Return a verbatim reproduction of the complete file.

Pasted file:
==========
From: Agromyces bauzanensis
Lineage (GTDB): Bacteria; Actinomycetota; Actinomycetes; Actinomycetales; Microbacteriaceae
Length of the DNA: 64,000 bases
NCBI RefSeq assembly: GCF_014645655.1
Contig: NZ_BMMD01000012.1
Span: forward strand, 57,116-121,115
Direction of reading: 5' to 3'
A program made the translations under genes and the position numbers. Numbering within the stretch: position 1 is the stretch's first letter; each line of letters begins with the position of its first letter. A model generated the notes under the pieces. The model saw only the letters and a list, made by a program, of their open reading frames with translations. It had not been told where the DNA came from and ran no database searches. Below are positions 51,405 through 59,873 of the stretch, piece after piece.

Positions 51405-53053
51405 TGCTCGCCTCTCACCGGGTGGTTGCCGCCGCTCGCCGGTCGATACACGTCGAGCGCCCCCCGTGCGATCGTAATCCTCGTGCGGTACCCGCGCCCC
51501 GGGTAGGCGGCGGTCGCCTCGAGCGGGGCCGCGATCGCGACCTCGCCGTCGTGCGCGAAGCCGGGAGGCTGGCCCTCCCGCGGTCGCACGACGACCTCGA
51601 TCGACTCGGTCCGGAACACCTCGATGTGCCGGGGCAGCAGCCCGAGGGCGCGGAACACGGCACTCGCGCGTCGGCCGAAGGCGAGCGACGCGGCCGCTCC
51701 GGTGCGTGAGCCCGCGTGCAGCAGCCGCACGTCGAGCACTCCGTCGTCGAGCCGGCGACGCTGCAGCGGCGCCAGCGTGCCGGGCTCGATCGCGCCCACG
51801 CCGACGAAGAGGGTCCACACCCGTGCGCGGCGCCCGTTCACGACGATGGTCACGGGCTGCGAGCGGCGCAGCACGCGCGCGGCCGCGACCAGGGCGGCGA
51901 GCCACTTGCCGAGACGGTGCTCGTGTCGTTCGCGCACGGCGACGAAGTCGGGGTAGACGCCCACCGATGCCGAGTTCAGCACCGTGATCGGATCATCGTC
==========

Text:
From: Agromyces bauzanensis
Lineage (GTDB): Bacteria; Actinomycetota; Actinomycetes; Actinomycetales; Microbacteriaceae
Length of the DNA: 64,000 bases
NCBI RefSeq assembly: GCF_014645655.1
Contig: NZ_BMMD01000012.1
Span: forward strand, 57,116-121,115
Direction of reading: 5' to 3'
A program made the translations under genes and the position numbers. Numbering within the stretch: position 1 is the stretch's first letter; each line of letters begins with the position of its first letter. A model generated the notes under the pieces. The model saw only the letters and a list, made by a program, of their open reading frames with translations. It had not been told where the DNA came from and ran no database searches. Below are positions 51,405 through 59,873 of the stretch, piece after piece.

Positions 51405-53053
51405 TGCTCGCCTCTCACCGGGTGGTTGCCGCCGCTCGCCGGTCGATACACGTCGAGCGCCCCCCGTGCGATCGTAATCCTCGTGCGGTACCCGCGCCCC
51501 GGGTAGGCGGCGGTCGCCTCGAGCGGGGCCGCGATCGCGACCTCGCCGTCGTGCGCGAAGCCGGGAGGCTGGCCCTCCCGCGGTCGCACGACGACCTCGA
51601 TCGACTCGGTCCGGAACACCTCGATGTGCCGGGGCAGCAGCCCGAGGGCGCGGAACACGGCACTCGCGCGTCGGCCGAAGGCGAGCGACGCGGCCGCTCC
51701 GGTGCGTGAGCCCGCGTGCAGCAGCCGCACGTCGAGCACTCCGTCGTCGAGCCGGCGACGCTGCAGCGGCGCCAGCGTGCCGGGCTCGATCGCGCCCACG
51801 CCGACGAAGAGGGTCCACACCCGTGCGCGGCGCCCGTTCACGACGATGGTCACGGGCTGCGAGCGGCGCAGCACGCGCGCGGCCGCGACCAGGGCGGCGA
51901 GCCACTTGCCGAGACGGTGCTCGTGTCGTTCGCGCACGGCGACGAAGTCGGGGTAGACGCCCACCGATGCCGAGTTCAGCACCGTGATCGGATCATCGTC